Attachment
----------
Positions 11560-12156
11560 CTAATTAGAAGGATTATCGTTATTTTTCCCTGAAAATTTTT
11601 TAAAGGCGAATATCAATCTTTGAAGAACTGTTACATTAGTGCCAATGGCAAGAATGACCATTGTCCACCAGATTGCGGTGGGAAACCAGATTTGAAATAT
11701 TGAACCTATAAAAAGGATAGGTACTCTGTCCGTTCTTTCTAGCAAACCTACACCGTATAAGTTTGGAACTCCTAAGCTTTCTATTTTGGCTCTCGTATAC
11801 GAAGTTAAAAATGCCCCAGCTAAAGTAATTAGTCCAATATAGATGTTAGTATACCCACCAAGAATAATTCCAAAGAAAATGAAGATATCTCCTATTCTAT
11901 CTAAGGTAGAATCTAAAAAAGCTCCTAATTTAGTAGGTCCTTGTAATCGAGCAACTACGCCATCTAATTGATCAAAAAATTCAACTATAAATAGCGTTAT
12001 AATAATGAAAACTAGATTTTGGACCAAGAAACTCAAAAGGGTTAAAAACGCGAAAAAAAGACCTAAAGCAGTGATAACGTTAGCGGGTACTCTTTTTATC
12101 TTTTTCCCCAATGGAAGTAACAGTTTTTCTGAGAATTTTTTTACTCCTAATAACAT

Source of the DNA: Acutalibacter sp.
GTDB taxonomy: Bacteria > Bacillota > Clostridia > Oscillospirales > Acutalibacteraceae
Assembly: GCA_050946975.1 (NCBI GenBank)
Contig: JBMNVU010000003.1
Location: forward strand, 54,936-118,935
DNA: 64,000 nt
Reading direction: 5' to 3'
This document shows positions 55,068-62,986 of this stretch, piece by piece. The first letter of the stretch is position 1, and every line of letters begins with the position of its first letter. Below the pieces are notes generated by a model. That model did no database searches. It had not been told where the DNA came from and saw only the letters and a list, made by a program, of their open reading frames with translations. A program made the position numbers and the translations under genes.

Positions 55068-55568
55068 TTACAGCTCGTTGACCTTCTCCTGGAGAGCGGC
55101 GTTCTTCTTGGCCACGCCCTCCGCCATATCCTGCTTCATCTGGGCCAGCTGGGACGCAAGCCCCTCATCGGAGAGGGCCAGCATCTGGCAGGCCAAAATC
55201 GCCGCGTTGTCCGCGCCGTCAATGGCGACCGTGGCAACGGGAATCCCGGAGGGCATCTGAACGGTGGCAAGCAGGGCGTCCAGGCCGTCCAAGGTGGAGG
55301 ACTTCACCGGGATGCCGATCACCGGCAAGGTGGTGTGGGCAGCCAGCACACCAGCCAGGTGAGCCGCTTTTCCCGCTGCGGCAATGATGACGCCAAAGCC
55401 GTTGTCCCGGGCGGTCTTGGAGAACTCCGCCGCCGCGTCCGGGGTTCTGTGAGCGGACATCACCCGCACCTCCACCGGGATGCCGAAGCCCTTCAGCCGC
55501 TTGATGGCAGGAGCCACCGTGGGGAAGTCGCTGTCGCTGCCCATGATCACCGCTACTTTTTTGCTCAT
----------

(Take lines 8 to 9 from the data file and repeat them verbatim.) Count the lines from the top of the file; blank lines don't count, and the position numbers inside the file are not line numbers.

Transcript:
12101 TTTTTCCCCAATGGAAGTAACAGTTTTTCTGAGAATTTTTTTACTCCTAATAACAT

Source of the DNA: Acutalibacter sp.